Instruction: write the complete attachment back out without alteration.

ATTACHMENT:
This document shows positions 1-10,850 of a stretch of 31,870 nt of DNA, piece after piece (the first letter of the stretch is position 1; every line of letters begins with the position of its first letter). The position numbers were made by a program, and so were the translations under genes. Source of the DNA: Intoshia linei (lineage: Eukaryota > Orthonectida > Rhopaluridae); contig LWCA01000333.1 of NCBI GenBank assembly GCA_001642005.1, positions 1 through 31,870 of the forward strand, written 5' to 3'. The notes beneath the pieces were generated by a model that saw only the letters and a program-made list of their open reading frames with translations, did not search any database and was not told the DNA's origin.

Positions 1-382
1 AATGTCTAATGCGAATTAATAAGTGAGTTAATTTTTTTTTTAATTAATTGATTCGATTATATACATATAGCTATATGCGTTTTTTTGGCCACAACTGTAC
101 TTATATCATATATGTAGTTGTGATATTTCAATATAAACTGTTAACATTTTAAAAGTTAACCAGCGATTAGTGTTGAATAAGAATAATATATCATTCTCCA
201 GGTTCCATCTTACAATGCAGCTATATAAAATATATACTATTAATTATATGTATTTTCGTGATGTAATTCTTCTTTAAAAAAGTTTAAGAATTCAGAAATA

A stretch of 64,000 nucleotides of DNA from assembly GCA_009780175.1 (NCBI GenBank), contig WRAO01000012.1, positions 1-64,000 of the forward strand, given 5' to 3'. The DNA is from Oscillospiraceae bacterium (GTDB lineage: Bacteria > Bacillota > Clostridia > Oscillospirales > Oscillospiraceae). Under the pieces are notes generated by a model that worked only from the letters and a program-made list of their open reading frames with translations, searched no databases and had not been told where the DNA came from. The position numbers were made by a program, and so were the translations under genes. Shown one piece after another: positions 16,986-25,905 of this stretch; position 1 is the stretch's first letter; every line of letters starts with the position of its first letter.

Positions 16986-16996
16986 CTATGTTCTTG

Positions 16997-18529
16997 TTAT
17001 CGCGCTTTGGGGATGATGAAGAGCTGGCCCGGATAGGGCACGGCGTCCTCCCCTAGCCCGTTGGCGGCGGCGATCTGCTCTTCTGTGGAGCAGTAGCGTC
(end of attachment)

This document shows positions 1-10,850 of a stretch of 31,870 nt of DNA, piece after piece (the first letter of the stretch is position 1; every line of letters begins with the position of its first letter). The position numbers were made by a program, and so were the translations under genes. Source of the DNA: Intoshia linei (lineage: Eukaryota > Orthonectida > Rhopaluridae); contig LWCA01000333.1 of NCBI GenBank assembly GCA_001642005.1, positions 1 through 31,870 of the forward strand, written 5' to 3'. The notes beneath the pieces were generated by a model that saw only the letters and a program-made list of their open reading frames with translations, did not search any database and was not told the DNA's origin.

Positions 1-382
1 AATGTCTAATGCGAATTAATAAGTGAGTTAATTTTTTTTTTAATTAATTGATTCGATTATATACATATAGCTATATGCGTTTTTTTGGCCACAACTGTAC
101 TTATATCATATATGTAGTTGTGATATTTCAATATAAACTGTTAACATTTTAAAAGTTAACCAGCGATTAGTGTTGAATAAGAATAATATATCATTCTCCA
201 GGTTCCATCTTACAATGCAGCTATATAAAATATATACTATTAATTATATGTATTTTCGTGATGTAATTCTTCTTTAAAAAAGTTTAAGAATTCAGAAATA

A stretch of 64,000 nucleotides of DNA from assembly GCA_009780175.1 (NCBI GenBank), contig WRAO01000012.1, positions 1-64,000 of the forward strand, given 5' to 3'. The DNA is from Oscillospiraceae bacterium (GTDB lineage: Bacteria > Bacillota > Clostridia > Oscillospirales > Oscillospiraceae). Under the pieces are notes generated by a model that worked only from the letters and a program-made list of their open reading frames with translations, searched no databases and had not been told where the DNA came from. The position numbers were made by a program, and so were the translations under genes. Shown one piece after another: positions 16,986-25,905 of this stretch; position 1 is the stretch's first letter; every line of letters starts with the position of its first letter.

Positions 16986-16996
16986 CTATGTTCTTG

Positions 16997-18529
16997 TTAT
17001 CGCGCTTTGGGGATGATGAAGAGCTGGCCCGGATAGGGCACGGCGTCCTCCCCTAGCCCGTTGGCGGCGGCGATCTGCTCTTCTGTGGAGCAGTAGCGTC